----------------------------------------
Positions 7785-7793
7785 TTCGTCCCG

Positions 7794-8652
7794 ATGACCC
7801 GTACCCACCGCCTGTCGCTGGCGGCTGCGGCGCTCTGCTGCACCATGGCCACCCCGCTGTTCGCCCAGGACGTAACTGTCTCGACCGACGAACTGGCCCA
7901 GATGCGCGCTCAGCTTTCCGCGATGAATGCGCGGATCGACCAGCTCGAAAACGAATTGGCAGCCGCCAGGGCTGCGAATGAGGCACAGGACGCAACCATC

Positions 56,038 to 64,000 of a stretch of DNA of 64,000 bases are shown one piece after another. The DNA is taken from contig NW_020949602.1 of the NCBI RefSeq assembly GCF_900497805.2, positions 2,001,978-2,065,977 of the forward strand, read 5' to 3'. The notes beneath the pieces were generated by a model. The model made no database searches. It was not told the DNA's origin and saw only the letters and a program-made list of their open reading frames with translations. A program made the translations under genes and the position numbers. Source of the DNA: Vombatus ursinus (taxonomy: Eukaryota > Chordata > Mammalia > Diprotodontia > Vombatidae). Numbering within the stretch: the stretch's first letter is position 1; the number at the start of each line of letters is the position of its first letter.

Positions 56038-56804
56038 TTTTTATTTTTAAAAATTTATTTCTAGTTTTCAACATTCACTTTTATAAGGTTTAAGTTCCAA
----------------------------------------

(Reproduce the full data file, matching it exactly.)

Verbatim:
Positions 7785-7793
7785 TTCGTCCCG

Positions 7794-8652
7794 ATGACCC
7801 GTACCCACCGCCTGTCGCTGGCGGCTGCGGCGCTCTGCTGCACCATGGCCACCCCGCTGTTCGCCCAGGACGTAACTGTCTCGACCGACGAACTGGCCCA
7901 GATGCGCGCTCAGCTTTCCGCGATGAATGCGCGGATCGACCAGCTCGAAAACGAATTGGCAGCCGCCAGGGCTGCGAATGAGGCACAGGACGCAACCATC

Positions 56,038 to 64,000 of a stretch of DNA of 64,000 bases are shown one piece after another. The DNA is taken from contig NW_020949602.1 of the NCBI RefSeq assembly GCF_900497805.2, positions 2,001,978-2,065,977 of the forward strand, read 5' to 3'. The notes beneath the pieces were generated by a model. The model made no database searches. It was not told the DNA's origin and saw only the letters and a program-made list of their open reading frames with translations. A program made the translations under genes and the position numbers. Source of the DNA: Vombatus ursinus (taxonomy: Eukaryota > Chordata > Mammalia > Diprotodontia > Vombatidae). Numbering within the stretch: the stretch's first letter is position 1; the number at the start of each line of letters is the position of its first letter.

Positions 56038-56804
56038 TTTTTATTTTTAAAAATTTATTTCTAGTTTTCAACATTCACTTTTATAAGGTTTAAGTTCCAA